It can be tough to get the balance of question types right. Typically, your best bet is to include mostly binary and quantitative questions, with a smaller number of qualitative questions.

Another method is to include an optional comment box underneath each binary or quantitative question you ask. That way, people can choose to add more detail, but are not forced to.

Survey tip: Don’t use comment boxes that have a minimum character requirement. Some surveys use these to encourage people to give detailed feedback, but they often do the opposite. People get frustrated that they’re forced to type a lengthy answer when they don’t have much to say—so they opt out of the survey altogether. 

When adding comment boxes, don’t include a minimum character requirement, and make commenting optional whenever possible. Even if people don’t want to answer all the qualitative questions, you’ll still get useful data from binary and quantitative questions. 

send post even survey questions for attendees by email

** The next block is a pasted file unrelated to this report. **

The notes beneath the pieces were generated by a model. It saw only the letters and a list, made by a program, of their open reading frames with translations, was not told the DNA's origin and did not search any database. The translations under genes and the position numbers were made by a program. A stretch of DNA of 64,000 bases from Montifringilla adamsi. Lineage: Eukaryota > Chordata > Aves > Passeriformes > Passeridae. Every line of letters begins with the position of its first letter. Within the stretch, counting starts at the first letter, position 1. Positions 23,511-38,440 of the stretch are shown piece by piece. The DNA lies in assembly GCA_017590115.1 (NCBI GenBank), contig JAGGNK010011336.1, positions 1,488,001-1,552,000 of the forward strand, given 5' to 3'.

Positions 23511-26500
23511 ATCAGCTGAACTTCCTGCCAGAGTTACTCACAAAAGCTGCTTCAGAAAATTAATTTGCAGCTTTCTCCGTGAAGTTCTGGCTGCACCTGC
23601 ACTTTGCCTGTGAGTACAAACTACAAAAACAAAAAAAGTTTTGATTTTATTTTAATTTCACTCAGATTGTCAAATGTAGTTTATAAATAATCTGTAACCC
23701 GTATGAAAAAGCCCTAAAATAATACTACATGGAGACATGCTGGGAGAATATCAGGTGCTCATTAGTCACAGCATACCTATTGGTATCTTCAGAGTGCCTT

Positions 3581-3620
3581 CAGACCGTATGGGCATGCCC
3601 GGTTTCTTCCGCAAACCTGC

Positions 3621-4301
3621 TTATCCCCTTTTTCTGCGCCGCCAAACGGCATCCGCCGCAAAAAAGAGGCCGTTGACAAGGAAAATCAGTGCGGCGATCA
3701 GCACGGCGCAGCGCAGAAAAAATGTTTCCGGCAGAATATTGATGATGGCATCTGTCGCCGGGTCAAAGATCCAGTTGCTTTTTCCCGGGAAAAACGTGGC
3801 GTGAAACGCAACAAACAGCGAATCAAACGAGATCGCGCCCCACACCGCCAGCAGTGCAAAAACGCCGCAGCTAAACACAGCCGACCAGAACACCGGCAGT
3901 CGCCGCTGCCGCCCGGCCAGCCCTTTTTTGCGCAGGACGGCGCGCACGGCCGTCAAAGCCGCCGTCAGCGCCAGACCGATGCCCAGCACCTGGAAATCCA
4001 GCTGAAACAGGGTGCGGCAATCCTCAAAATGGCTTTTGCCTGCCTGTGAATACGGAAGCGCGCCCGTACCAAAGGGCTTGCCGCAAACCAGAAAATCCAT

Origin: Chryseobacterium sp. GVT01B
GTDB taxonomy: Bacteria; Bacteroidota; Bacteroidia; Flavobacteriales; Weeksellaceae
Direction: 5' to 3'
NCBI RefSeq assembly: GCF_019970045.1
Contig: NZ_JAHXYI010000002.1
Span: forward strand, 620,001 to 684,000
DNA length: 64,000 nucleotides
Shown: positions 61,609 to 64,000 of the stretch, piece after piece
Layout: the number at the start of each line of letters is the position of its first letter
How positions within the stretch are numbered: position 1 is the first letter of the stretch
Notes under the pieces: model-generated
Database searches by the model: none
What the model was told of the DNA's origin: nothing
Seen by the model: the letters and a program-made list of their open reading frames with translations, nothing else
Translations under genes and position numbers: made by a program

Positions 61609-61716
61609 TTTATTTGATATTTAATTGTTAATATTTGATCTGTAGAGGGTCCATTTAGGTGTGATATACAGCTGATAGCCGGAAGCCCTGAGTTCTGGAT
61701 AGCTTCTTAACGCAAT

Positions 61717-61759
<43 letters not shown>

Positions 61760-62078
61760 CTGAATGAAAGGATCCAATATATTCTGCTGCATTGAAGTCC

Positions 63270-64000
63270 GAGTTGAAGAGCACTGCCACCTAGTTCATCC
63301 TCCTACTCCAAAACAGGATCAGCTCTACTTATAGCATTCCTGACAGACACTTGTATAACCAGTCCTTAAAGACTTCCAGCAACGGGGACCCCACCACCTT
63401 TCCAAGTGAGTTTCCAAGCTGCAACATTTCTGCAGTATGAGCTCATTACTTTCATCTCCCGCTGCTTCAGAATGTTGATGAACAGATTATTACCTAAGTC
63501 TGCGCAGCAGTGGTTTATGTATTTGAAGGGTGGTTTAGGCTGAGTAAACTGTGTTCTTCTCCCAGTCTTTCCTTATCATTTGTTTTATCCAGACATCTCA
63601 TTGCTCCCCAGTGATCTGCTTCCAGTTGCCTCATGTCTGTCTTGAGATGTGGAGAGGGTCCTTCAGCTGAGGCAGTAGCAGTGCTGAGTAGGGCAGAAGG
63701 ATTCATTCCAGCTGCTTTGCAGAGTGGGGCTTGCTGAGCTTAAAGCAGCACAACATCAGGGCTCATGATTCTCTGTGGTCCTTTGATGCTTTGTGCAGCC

How to Send Out a Post-Event Survey

Once your survey is ready to go, you need to decide on the best way to circulate it, to be sure you reach the right people. There are several possible options, and it’s often best to send a survey out via at least two different methods to ensure you reach everyone. If you do opt for multiple methods, make sure to limit participation to once per person. 

Possible ways to circulate surveys include:

  • Mobile event app. With online events, you have this extra option. Simply embed the survey in your event app. After the event is over, send out a push notification to remind people about the survey.
  • Email. Send the survey to every email address on the event registration list. 
  • Social media. Use individual questions on social media as a way of both getting feedback, and prolonging event engagement. 

Survey tip: Offering a prize draw or perk to respondents is a simple and effective way to improve your survey response rate.